“Of all the tyrannies that affect mankind, tyranny in religion is the worst; every other species of tyranny is limited to the world we live in; but this attempts to stride beyond the grave, and seeks to pursue us into eternity.”– Thomas Paine, The Age of Reason
The Religious Right has become very protective of the Pledge of Allegiance – hysterically so – and not in a funny sense, unless you have a very dark sense of humor. America is “one nation under God” and that is all there is to it. If you don’t get with that program, they’re telling us, then get out. And true to the intolerant history of conservative Christianity going back to the fourth century, they are not afraid to coerce obedience.
Of course, the “under God” was not originally a part of the Pledge, which was written back in 1892. The “under God” was not added until 1954, during the conservative-driven hysteria marking the Cold War. Strange that for half a century it was permissible to not be a nation under God, but since then Americans must absolutely prostrate themselves before the Lord God Almighty or face the wrath of his self-appointed inquisitors on earth.
The American Humanist Association, through its DontSaythePledge.com website, “which encourages individuals to boycott the Pledge until the phrase “under God” is removed from it,” is fighting for the First Amendment rights of students who don’t want to say “under God.”
The AHA tells us of one tenth grade student in the Ferndale Area School District in Johnstown, Pennsylvania, who,
objects to the “under God” language in the Pledge, has attempted to quietly sit at her desk during the flag-salute exercise. In response, her teacher has instructed her to stand for the exercise, under threat of discipline pursuant to a school policy that was recently changed to require students to stand. The student was also told that failing to stand is disrespectful to members of the U.S. military.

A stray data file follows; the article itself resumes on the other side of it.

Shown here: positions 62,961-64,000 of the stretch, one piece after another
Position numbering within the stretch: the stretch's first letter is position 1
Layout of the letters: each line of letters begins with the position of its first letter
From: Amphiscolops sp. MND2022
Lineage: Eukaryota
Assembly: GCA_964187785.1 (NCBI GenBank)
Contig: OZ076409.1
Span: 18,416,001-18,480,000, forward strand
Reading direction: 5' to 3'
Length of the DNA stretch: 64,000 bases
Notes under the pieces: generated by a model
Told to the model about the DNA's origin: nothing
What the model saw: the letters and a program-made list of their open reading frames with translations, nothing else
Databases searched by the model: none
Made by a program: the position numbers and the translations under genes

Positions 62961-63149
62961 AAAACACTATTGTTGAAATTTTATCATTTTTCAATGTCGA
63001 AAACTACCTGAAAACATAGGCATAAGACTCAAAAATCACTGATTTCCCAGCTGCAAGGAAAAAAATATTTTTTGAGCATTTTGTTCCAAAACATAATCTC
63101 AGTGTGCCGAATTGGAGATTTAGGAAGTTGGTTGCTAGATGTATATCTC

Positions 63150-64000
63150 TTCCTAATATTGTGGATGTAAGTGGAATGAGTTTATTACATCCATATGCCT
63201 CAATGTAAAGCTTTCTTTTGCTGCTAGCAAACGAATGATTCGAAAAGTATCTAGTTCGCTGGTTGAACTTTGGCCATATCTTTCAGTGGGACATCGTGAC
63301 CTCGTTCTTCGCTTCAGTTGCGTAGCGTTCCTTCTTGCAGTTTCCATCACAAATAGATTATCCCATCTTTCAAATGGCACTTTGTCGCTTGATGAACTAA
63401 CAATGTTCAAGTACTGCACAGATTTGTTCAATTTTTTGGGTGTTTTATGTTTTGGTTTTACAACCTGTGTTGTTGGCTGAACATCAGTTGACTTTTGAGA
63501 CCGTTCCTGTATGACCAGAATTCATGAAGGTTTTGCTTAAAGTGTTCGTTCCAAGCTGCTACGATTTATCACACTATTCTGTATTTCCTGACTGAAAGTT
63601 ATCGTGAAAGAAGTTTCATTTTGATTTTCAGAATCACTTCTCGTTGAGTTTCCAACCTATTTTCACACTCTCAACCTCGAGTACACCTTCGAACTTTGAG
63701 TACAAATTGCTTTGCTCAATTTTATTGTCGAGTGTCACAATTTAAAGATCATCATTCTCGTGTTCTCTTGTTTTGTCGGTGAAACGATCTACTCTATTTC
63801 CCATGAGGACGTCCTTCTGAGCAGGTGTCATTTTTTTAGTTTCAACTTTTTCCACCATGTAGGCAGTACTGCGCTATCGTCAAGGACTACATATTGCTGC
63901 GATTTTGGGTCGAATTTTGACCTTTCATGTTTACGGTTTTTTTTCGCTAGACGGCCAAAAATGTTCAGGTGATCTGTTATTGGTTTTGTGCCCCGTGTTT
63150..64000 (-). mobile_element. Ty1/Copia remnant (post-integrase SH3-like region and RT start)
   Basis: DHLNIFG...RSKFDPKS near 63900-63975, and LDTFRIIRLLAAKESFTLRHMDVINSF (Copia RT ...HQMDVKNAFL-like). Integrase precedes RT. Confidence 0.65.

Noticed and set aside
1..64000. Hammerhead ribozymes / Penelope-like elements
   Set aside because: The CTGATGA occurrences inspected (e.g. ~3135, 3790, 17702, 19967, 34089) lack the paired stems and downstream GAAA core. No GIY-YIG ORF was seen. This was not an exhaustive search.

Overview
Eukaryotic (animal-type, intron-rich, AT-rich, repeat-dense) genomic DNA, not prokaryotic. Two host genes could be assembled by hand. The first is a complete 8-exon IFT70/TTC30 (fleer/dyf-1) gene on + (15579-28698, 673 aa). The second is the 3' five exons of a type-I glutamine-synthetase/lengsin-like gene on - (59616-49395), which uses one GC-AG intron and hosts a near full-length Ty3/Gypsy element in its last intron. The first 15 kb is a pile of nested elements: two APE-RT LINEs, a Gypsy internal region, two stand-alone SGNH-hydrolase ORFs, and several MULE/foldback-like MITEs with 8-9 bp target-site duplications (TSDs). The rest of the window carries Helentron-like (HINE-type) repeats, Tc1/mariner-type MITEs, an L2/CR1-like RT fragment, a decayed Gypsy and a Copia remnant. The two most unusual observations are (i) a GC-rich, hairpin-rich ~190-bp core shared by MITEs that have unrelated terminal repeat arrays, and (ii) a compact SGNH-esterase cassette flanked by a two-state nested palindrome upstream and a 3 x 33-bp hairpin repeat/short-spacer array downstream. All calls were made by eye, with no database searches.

Staying true to the First Amendment’s guarantee of freedom disrespects the men and women who are tasked with defending that freedom? The Religious Right – and the Ferndale Area School District – have a very warped perception of what, precisely, freedom entails.
“The right of public school students to sit out the Pledge of Allegiance is well-settled,” said David Niose, legal director of the Appignani Humanist Legal Center, in reference to the 1943 U.S. Supreme Court ruling in West Virginia State Board of Education v. Barnette. “Coercing students to stand is a violation of their fundamental constitutional freedom of speech.”
“The phrase ‘under God’ in the Pledge of Allegiance marginalizes atheist students as second-class citizens,” said Roy Speckhardt, executive director of the American Humanist Association. “No student should be threatened with discipline merely for exercising her or his right to boycott a broken Pledge.”